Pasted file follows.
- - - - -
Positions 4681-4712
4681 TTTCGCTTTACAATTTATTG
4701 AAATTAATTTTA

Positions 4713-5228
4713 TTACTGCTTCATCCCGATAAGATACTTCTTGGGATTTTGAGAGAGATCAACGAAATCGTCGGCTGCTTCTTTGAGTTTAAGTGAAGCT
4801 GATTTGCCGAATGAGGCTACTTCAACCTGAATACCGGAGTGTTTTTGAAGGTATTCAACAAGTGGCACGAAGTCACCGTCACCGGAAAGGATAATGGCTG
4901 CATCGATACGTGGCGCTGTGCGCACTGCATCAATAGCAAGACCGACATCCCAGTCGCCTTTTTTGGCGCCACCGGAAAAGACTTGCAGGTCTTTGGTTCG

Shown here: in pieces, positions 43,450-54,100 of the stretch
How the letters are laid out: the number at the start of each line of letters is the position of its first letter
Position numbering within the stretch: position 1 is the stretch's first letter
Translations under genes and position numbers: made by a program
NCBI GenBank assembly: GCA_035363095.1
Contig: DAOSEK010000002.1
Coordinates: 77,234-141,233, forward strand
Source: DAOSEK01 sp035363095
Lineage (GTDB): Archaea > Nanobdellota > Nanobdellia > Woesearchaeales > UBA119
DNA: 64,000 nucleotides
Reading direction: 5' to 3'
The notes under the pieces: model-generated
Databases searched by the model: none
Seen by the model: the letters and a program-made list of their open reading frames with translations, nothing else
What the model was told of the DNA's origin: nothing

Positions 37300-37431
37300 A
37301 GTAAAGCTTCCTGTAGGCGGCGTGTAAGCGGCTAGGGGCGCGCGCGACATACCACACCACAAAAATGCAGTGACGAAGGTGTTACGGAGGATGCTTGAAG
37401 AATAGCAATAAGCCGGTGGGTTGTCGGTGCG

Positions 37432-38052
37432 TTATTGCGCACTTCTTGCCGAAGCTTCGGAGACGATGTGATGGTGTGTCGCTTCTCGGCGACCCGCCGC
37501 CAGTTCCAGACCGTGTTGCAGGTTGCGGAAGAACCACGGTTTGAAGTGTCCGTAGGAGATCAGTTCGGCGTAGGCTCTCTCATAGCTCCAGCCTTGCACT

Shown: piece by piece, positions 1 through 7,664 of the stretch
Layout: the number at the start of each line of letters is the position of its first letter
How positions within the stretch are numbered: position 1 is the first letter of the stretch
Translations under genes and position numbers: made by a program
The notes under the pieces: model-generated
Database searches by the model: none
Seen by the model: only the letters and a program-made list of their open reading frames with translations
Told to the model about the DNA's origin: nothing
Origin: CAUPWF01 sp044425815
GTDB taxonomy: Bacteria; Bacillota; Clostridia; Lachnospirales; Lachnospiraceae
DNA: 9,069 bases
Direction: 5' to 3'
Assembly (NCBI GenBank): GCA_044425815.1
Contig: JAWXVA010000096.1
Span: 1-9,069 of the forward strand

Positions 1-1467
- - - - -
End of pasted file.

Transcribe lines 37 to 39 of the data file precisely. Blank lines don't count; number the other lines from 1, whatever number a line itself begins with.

Told to the model about the DNA's origin: nothing
Origin: CAUPWF01 sp044425815
GTDB taxonomy: Bacteria; Bacillota; Clostridia; Lachnospirales; Lachnospiraceae